NEWCOMER: A photo of the Yutu lunar rover taken by a camera equipped on the Chang'e-3 lander after it was deployed on the Moon's surface on December 15, 2013 (XINHUA)
The successful December 14 landing of China's Chang'e-3 spacecraft on the Moon, and deployment a few hours later of the Yutu (Jade Rabbit) lunar rover, have laid the basis for its long-term goal of the industrial development of the Moon. Following the success of the first two Chang'e-3 missions, which orbited the Moon, the current mission provides the on-the-ground intensive exploration that will lead to manned missions in the future.
China's lunar exploration program, which has been under development for more than a decade, is aimed first at the scientific investigation of Earth's nearest neighbor, and at taking an inventory of resources on the Moon. Eventually, missions will exploit the riches there, which are not gold or silver, but minerals which include a rare isotope of helium, which could power the thermonuclear fusion-energy-based economy of the future.
China is not "competing" with any other nation in its lunar exploration program. Contrary to press commentary, it is merely following a multi-decade succession of increasingly complex missions. Each mission tests new capabilities aimed at meeting its long-term goals. The challenging Chang'e-3 mission was the first time that China landed a spacecraft on another celestial body. It was the first time that any nation carried out its first extraterrestrial landing which included the deployment of a rover.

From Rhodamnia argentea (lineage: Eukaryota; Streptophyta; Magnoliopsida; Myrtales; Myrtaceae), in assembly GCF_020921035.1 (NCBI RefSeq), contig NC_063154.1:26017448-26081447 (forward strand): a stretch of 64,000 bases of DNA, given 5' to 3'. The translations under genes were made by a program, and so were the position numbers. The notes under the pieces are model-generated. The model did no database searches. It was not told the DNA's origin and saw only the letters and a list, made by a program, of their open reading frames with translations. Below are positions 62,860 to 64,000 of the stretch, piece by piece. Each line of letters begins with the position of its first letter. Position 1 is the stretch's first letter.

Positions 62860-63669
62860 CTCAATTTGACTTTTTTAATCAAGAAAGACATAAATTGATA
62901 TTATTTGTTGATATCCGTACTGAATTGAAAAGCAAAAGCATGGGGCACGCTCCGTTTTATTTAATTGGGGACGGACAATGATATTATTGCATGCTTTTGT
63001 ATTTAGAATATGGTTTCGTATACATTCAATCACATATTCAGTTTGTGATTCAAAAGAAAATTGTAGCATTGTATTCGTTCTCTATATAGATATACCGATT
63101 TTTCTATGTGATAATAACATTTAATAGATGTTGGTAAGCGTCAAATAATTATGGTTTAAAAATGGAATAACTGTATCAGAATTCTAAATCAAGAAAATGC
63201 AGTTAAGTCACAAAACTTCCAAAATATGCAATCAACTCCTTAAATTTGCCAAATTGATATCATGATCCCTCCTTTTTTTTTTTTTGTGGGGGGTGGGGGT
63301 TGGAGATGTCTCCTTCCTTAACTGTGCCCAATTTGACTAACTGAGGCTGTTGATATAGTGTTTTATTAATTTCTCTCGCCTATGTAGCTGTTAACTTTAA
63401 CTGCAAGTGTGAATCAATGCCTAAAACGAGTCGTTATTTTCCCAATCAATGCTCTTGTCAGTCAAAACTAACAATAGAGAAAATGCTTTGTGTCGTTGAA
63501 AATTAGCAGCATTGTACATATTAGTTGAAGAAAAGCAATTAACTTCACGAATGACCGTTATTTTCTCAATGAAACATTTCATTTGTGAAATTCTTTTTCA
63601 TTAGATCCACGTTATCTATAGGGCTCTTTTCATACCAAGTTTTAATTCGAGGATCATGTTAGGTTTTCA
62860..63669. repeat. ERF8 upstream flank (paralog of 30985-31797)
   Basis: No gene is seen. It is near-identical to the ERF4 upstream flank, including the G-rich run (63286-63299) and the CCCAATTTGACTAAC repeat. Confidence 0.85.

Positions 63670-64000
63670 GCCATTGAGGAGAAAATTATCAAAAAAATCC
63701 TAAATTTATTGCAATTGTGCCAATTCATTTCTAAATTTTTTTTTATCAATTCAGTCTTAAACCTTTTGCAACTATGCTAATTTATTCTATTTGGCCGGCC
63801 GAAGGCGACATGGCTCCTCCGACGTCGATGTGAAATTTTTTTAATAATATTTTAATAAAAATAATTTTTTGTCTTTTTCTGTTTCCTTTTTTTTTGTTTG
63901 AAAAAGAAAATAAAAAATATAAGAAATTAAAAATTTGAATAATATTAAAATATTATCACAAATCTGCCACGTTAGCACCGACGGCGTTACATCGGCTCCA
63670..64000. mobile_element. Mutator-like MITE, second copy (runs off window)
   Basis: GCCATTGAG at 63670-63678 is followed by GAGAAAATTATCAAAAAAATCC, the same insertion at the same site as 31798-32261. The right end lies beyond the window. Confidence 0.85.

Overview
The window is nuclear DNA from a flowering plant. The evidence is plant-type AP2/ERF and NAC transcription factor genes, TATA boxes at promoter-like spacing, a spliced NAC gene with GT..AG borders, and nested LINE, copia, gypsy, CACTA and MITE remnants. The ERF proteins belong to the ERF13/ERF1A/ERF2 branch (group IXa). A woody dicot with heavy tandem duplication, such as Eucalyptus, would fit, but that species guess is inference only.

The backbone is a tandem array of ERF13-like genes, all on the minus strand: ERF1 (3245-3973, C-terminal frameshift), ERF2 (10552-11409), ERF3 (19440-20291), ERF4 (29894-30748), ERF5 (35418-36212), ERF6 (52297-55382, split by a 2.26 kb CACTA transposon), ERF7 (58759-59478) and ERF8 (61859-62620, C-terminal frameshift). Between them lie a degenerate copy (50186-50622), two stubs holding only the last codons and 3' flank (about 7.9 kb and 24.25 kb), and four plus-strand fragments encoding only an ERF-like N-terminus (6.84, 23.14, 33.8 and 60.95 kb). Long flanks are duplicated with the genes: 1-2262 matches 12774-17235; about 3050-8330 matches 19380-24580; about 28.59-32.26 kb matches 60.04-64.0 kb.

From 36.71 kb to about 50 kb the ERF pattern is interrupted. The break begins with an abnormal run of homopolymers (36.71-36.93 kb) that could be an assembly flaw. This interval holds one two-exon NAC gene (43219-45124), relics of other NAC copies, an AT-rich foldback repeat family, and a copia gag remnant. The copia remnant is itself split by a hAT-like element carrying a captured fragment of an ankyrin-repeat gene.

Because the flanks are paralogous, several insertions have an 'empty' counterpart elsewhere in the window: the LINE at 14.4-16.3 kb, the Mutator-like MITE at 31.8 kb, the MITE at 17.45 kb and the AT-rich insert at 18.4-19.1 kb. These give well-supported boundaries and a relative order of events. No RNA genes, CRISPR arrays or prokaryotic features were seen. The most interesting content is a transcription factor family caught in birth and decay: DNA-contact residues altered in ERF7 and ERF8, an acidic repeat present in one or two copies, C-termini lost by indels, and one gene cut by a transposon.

The success of the Chang'e-3 mission has given China's space leadership the confidence to accelerate its next phase in lunar exploration, including the announcement that returning a sample of rock and soil from the Moon to Earth will take place only three years from now.
In designing the Chang'e-3 mission, China had no intention of simply repeating the lunar missions that were carried out by the United States and the former Soviet Union nearly 40 years ago. The Yutu rover will, for the first time, use an on-board radar instrument to probe the subsurface of the Moon. Exploring the inner structure of the lifeless Moon with precision, down to a depth of 90 feet, will shed light on the development not only of this body, but of the Solar System as a whole.
The Chang'e-3 lander houses an ultraviolet telescope, a Moon-based "cosmic observatory," which will conduct astronomical observations from the surface of the Moon for the first time. A second ultraviolet instrument will study the Earth's ionosphere.
The rover, with a robotic arm similar to that on NASA's Curiosity Mars rover, will deploy instruments to describe the chemical and mineralogical composition of rocks on the Moon. On January 3, the Chinese Academy's Institute of High Energy Physics released to the world scientific community the first data obtained by the rover.
The institute posted on its website an initial analysis of data from the rover's Active Particle-induced X-ray Spectrometer (APXS), which can identify the chemical elements in the lunar soil. The data indicate the presence of eight of the expected major rockforming elements, and at least three minor elements. While these first results were not unexpected, they demonstrated that the instrument is working as designed. The release of the data and analysis to the public is an important policy decision by China, because it engages the global scientific community with the mission.
APXS was first powered up on December 23, and two days later was deployed to a position slightly above the lunar surface by the robotic arm, to go into its detection mode. Chinese scientists are pleased with the instrument's performance, and the institute says this is one of the best X-ray spectrometers deployed on a planetary mission.
Both the Chang'e-3 lander and the Yutu rover depend upon solar energy for their power, and so, hibernate during the two-week lunar night. Yutu is expected to awake to resume its three-month scientific mission on the lunar surface.